On everyone’s mind, of course, is Tropical Storm Isaac. Florida is no stranger to storms, and it’s pretty much all the locals are talking about. Florida Governor Rick Scott held a news conference today, assuring everyone that the convention will go on as planned. We do know, however, that the RNC isn’t taking any chances and will get the official business of nominating Mitt Romney on Monday; the first night of the convention.

Texas Right to Life defends Akin’s comments on abortion

Texas Right to Life, the self-proclaimed oldest and largest pro-life group in the state, is defending Rep. Todd Akin’s comments on abortion in instances of rape. Elizabeth Graham, Director of Texas Right to Life, writes in an email that Akin is being "thrown under the bus" and that the words he "unintentionally said" are now being twisted.

"This past Sunday, Congressman Todd Akin — who is now a candidate for U.S. Senate, running against an extremist, pro-abortion liberal — reaffirmed in a televised interview that he didn’t believe that abortion should be legal in cases of rape. Akin explained that the rapist should be the one punished for the crime, not the unborn child. We need more senators like him," Graham writes.

Graham asks supporters to tell their friends, and the media, that Akin is right in his comments. Other pro-life advocates have defended Akin, including actor Kirk Cameron.

Planned Parenthood calls appeals court ruling ‘shocking’

Planned Parenthood is responding to yesterday’s 5th Circuit of Appeals Court ruling that lifted an injunction that prevented Texas from implementing a law that would eliminate funding for the organization. Officials released this statement, today:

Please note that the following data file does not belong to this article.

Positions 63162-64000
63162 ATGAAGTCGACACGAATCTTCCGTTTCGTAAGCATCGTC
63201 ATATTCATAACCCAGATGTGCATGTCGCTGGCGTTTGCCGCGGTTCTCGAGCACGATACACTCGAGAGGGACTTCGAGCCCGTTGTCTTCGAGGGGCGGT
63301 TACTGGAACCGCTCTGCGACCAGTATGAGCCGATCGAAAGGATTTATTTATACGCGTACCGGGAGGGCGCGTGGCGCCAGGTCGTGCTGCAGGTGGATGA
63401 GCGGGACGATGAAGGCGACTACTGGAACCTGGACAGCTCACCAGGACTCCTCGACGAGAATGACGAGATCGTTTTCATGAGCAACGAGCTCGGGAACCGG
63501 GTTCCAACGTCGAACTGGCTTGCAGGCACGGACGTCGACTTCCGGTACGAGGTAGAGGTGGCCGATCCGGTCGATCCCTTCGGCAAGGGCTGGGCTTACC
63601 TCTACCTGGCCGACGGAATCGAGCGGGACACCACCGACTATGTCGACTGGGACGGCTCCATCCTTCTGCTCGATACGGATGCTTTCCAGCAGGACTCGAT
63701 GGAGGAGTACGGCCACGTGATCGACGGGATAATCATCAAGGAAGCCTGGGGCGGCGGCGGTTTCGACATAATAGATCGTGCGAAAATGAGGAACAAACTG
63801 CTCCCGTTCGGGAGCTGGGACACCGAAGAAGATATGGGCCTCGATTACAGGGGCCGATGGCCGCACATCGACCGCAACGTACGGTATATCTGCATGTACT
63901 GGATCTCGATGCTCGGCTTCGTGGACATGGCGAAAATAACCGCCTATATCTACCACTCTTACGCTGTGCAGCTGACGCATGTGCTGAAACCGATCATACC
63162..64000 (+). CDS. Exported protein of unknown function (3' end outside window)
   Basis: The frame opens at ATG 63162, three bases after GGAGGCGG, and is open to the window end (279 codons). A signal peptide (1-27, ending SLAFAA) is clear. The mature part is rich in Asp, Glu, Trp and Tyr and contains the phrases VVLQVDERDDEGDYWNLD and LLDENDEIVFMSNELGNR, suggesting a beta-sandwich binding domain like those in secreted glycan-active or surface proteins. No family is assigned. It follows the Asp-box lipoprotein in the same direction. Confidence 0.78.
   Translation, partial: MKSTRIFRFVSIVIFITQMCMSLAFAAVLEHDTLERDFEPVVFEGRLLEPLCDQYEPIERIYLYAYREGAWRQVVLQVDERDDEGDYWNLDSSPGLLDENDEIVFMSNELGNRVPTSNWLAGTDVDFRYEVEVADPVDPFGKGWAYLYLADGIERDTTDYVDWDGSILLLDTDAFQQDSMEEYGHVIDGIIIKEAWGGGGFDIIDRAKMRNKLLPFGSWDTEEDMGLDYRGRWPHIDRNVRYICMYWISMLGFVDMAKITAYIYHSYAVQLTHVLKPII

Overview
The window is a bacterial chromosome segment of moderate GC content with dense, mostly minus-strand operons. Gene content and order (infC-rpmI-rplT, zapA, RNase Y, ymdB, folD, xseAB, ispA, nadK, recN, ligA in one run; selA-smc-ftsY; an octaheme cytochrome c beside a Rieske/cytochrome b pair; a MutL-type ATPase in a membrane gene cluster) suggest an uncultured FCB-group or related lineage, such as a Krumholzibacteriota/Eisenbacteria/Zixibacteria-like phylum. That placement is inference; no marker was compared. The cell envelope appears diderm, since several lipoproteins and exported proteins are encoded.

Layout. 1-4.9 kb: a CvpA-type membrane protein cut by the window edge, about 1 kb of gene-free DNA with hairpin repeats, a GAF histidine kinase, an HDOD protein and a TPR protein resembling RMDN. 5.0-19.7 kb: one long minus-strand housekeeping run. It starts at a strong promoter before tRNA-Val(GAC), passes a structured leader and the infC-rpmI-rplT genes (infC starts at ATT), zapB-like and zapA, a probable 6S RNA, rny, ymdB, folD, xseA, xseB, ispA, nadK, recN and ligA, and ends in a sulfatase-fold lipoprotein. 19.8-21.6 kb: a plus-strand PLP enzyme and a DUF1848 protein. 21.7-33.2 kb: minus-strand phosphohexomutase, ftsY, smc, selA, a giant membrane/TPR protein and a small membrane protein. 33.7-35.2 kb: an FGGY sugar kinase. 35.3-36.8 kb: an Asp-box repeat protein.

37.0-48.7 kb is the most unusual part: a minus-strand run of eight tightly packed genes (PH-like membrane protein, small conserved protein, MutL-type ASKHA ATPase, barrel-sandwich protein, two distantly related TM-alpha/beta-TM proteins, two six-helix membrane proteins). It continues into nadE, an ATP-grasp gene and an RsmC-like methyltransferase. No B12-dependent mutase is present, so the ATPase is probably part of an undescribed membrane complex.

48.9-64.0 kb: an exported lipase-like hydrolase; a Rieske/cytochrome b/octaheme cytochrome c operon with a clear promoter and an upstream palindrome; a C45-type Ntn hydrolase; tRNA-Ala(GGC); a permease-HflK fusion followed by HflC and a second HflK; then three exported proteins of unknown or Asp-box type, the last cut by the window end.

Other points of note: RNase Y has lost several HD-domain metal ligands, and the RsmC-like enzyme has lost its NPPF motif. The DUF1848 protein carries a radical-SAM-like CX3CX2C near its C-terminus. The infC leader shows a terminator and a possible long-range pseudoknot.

“It is shocking that once again it appears that politics is getting in the way of women receiving access to basic health care. Today’s ruling allows the state to deny low-income, uninsured Texas women health care from their trusted provider-Planned Parenthood.

“Governor Perry has already thrown 160,000 women off of health care for partisan political reasons — now there will be more to come. The state’s ongoing efforts jeopardize the health of tens of thousands of Texas women.

"This case has never been about Planned Parenthood — it’s about the women who rely on us for basic health care including lifesaving cancer screenings, birth control, and annual exams. We are here for Texas women.

“For more than 75 years, women and families in Texas have trusted Planned Parenthood for high-quality, affordable health care and information. We won’t let politics interfere with the health care that 52,000 women and families across Texas rely on Planned Parenthood to stay healthy."

Perry applauds Women’s Health Program court ruling